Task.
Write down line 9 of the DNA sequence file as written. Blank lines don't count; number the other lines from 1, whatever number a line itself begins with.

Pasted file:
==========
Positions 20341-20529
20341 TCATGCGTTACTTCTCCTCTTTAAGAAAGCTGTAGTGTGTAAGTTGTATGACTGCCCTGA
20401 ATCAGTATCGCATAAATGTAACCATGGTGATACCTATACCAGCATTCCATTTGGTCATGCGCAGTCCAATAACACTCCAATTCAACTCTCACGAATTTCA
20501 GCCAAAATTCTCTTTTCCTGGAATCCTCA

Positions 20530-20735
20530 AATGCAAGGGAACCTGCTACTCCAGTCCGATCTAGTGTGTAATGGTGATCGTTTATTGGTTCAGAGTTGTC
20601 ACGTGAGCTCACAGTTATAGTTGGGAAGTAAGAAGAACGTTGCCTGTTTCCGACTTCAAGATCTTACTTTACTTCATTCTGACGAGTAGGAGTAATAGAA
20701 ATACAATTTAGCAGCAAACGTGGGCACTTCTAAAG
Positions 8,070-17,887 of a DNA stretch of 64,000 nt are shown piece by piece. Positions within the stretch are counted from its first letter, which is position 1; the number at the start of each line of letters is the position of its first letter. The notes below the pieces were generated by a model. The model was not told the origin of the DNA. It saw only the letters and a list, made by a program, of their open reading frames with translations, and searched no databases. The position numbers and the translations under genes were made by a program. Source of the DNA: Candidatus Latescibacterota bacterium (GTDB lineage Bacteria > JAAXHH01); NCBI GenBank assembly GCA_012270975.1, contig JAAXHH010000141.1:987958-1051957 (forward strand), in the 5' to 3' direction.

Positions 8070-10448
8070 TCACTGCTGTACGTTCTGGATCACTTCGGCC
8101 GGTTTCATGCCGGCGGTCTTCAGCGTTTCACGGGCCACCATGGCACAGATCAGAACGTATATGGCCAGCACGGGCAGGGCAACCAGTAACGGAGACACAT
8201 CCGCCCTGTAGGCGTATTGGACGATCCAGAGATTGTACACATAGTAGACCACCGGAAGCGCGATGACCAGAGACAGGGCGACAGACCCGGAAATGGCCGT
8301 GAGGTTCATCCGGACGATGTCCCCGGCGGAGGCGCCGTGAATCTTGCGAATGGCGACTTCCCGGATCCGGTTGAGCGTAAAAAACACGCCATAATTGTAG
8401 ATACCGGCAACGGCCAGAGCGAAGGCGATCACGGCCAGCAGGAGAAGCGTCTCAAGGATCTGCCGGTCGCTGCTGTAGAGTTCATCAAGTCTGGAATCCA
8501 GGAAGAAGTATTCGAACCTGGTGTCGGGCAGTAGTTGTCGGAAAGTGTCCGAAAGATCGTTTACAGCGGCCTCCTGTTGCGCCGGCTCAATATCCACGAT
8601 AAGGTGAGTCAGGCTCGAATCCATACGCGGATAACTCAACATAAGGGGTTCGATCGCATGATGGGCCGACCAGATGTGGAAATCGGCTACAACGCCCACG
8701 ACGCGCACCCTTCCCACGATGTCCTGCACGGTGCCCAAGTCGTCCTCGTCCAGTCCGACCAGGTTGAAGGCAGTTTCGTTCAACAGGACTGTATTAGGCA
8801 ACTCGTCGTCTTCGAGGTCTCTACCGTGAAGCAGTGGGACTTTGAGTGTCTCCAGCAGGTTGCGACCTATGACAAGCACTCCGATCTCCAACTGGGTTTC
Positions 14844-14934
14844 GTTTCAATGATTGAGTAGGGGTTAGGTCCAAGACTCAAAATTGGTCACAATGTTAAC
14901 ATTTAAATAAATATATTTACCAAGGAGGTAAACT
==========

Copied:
Positions 8,070-17,887 of a DNA stretch of 64,000 nt are shown piece by piece. Positions within the stretch are counted from its first letter, which is position 1; the number at the start of each line of letters is the position of its first letter. The notes below the pieces were generated by a model. The model was not told the origin of the DNA. It saw only the letters and a list, made by a program, of their open reading frames with translations, and searched no databases. The position numbers and the translations under genes were made by a program. Source of the DNA: Candidatus Latescibacterota bacterium (GTDB lineage Bacteria > JAAXHH01); NCBI GenBank assembly GCA_012270975.1, contig JAAXHH010000141.1:987958-1051957 (forward strand), in the 5' to 3' direction.